Another event I covered last weekend was Taylor’s Lone Star Summer Grand Prix Dog Show held at the Williamson County Expo Center. While I know little about dog shows, I do love dogs. And it was obvious the owners love them, too. When I asked for a dog’s name after taking photos, the usual answer was “Do you want their show name, or what we call them?” These are smart, well-pampered dogs. Some of the breeds were new to me. One thing I didn’t know: a “heeler” is really a nickname for Australian Cattle Dogs. I like learning these little things. These photos were taken for my friends at the Williamson County Sun.
Since I’ve been busy this past week with non-photographic things, it’s been tough to chase the moon when it becomes fuller. After determining that there would be a moonset, however, I rose early on this Sunday morning, a little after 6, hitting the road. What I’d forgotten, however, was the added presence of a sunrise. At 6:22, the sun made an appearance, prompting a few photos. But I still wasn’t finding a good spot to photograph the that Waning Gibbous moon. Almost ready to bag the idea, I remembered the abandoned old farm house along a dirt road. By 6:45, I was there, and so was my moon. I snapped a few photos. By 7a.m., I was on the way home.
This little festival in Florence, a small town in far north Williamson County, Texas, is a hoot. The focal point of the two-day festival is their parade, which took place this morning along East Main Street. For whatever reason, I missed my visit to Florence in 2016, but was happy to see a young buckaroo, Shooter, now 3, still coming with his dad. Shooter, in the opening photos, was having some trouble keeping that hat on his head. We do have some wind in Central Texas. Shooter made the day worthwhile. I liked the washer tournament, too. It was held next to one of Florence’s vintage structures. That building is totally covered with ivy …. poison ivy. Thankfully, the washer tournament officials posted warning signs. As someone with very sensitive skin, I stayed well away from it, as did the washer competitors. We have some interesting little burgs in Texas.
Tonight was Georgetown’s first of free Friday night concerts on the town’s scenic square. This evening’s entertainment was provided by Roland Waits and the Wayward Travelers. The concerts will run throughout the summer, every Friday evening on the courthouse lawn. It’s a great venue, for children, and adults who want to get in touch with their inner child. Some folks got good parking places, enjoying the fun from the bed of their trucks. These photos were taken for my friends at the Williamson County Sun.
Since I’ve been on one of those big sky kicks recently, it seems appropriate to mix things up with some smaller landscapes. Water, in all its forms is a source of immense interest. These photos were taken this week while I was shooting photos of our trail system in Georgetown, Texas. You can find some good scenery when you get off the beaten path. Drops of water speckling the surface of the north fork of the San Gabriel River begins this post, followed by a little area along Booty’s Park trails. I don’t really know what to call this area of water, plants and lichen, but a couple on a hike said it reminded them of Japanese gardens. Whatever you call it, I find it refreshing to see.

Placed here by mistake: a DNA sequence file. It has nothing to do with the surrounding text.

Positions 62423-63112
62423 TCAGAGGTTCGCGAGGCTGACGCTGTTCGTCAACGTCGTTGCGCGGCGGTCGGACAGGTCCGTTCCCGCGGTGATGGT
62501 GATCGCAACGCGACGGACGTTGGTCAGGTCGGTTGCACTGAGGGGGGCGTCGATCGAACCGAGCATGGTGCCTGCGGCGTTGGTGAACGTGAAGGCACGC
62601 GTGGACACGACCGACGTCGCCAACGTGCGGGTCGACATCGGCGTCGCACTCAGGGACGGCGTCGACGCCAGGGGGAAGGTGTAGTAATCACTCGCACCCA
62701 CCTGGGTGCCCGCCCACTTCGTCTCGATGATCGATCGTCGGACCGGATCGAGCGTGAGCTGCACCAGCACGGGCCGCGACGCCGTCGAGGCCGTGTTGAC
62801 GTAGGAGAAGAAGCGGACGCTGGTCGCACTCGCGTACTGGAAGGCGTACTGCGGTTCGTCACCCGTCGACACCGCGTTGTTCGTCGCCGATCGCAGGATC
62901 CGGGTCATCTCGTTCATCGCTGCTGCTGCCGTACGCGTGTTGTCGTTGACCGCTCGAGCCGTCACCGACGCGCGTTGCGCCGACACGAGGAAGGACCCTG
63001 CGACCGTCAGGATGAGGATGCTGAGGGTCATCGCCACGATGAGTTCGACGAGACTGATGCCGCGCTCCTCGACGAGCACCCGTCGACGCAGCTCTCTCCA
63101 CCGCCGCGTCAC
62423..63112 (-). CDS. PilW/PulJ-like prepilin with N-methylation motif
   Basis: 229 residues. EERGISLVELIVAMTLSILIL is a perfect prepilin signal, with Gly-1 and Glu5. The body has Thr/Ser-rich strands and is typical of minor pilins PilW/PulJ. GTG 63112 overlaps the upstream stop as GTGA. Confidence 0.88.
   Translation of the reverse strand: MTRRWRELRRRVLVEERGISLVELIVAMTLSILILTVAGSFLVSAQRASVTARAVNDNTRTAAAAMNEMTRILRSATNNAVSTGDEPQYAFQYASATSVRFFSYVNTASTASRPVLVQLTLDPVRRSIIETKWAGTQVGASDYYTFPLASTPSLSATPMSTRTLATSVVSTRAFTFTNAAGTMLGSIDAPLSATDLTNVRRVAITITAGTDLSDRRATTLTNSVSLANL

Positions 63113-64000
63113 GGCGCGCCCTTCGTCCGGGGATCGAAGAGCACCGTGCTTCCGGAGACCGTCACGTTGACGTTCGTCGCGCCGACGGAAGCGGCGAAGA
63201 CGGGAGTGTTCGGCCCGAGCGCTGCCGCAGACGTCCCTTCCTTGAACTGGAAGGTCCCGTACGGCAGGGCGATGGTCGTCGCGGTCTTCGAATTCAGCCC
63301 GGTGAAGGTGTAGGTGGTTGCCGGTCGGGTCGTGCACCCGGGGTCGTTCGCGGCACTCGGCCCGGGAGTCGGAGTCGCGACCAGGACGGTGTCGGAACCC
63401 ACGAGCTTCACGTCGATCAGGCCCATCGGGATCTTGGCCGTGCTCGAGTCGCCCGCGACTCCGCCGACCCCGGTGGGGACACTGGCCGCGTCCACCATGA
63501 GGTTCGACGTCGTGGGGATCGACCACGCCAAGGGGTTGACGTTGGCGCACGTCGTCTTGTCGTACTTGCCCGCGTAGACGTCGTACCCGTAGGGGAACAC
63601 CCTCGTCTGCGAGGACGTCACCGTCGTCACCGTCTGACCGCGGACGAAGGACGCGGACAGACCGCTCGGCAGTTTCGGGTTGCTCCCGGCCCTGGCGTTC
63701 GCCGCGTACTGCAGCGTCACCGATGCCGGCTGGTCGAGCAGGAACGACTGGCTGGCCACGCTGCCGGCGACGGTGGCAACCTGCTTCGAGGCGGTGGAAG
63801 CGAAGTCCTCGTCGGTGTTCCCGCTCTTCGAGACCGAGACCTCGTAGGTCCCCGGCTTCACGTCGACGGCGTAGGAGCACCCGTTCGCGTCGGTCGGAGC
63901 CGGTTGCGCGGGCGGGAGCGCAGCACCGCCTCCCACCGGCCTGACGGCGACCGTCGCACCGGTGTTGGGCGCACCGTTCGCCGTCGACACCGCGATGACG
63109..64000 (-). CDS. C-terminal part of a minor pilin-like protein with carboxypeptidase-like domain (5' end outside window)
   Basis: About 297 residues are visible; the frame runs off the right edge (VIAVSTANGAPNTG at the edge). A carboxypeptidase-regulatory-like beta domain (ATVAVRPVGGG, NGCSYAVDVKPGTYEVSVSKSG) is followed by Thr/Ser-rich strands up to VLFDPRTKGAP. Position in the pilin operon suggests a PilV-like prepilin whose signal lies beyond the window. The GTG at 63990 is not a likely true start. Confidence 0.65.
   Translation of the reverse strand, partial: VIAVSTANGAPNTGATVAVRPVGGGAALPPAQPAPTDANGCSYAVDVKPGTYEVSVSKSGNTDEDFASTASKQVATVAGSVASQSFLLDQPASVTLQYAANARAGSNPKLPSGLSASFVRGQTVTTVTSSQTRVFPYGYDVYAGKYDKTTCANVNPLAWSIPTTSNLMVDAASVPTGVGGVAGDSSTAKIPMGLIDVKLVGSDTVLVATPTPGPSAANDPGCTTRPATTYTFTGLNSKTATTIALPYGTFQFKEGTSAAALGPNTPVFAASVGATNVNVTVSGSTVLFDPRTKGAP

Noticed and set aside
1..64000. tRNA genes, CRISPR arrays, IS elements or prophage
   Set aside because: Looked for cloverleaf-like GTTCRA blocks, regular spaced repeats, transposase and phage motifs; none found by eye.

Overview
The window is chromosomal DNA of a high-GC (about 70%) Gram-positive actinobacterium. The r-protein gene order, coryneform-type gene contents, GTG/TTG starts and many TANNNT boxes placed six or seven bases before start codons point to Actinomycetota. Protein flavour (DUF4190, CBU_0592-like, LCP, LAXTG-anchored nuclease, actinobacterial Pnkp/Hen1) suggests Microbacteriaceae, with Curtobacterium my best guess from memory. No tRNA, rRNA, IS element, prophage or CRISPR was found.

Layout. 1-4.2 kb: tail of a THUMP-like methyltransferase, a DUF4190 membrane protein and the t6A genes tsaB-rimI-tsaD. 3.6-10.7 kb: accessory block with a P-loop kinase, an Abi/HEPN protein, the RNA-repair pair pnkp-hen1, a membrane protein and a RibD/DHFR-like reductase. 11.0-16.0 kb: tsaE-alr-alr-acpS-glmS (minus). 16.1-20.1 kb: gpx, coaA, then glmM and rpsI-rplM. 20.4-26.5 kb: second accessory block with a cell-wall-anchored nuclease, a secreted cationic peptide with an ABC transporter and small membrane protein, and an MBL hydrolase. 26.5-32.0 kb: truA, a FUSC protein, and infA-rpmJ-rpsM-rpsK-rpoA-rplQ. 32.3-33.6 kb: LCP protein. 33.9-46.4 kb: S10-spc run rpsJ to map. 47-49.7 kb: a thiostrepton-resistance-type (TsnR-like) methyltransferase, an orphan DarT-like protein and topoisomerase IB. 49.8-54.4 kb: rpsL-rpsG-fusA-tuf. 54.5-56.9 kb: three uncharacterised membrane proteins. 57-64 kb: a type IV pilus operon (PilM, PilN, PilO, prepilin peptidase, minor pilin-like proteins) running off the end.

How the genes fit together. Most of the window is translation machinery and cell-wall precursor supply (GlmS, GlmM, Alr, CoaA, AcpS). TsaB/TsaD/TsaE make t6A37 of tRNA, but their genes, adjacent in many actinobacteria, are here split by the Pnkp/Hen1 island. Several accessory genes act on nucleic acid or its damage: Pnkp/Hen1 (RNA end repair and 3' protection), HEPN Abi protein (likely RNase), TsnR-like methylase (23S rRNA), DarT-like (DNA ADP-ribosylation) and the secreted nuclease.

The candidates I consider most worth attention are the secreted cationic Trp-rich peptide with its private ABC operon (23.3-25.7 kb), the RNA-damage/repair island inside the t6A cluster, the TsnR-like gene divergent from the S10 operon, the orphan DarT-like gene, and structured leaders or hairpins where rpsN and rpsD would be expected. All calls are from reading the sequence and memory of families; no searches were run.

While some of this week has been about the manual labor of flooring work, I did manage to get out the door a little, but not too far from home. The two photos posted this evening were taken a few minutes apart, both just west of Taylor. For car admirers, that car sharing a field with some bovines is a Plymouth. It’s been here a while, but this is the first occasion where she had four-legged company. Those spots in the sky above the Plymouth aren’t digital dust, they’re avian. And the horse? Well, I like horses … so there. Both images were taken as sundown neared, the best time to have a camera.
These are some photos I took Monday evening, when the skies held the promise of storms. Actually, they never really came, but the cloud patterns? I was impressed. All, of course, are near my home on the Blackland Prairie. Some are presented in both color and black and white, others, like this first one from Prince of Peace Lutheran Church in Wuthrich Hill, Texas? Just b/w there, folks. I like it just like it is.
I could get complicated tonight, posting color and black and white versions of scenes taken Monday evening, but let’s just do this one, also taken last evening along Justin Lane, on the western perimeter of my little town, Taylor, Texas. In an ideal world, power lines wouldn’t be in this image, but hopefully the other stuff going on makes up for things, at least a little.
One of the fun activities for Georgetown’s annual Festival of the Arts was held Saturday evening at San Gabriel Park. The festival’s focus is classical music, but each year, they offer up this free event in the park. Folks bring their lawn chairs and blankets and listen to a bit of music. Some wheel in on their tandem bikes. This year, attendees listened to some bagpipes played by the Georgetown Fire Department’s Pipes & Drums, plus some delicate music performed by member of the Georgetown High School String Quartet. One of the rules I’ve had, which I continue to break, are images of people staring into the camera. Sometimes, however, it just works. One young lady, 11-months-old, sort of makes the case for looking into the camera. The night concluded with fireworks. While I don’t care for fireworks, many people do.
The other night, when my destination was a church I like to document was the plan, this family of Blackland Prairie farmers got my attention. They include two brothers and a son, going about harvesting their wheat crop. Naturally, the plan changed for a while. The family, from Thrall, Texas, has about 2700 acres planted right now, most of it corn. But we plant many crops in our rich black soil in Central Texas.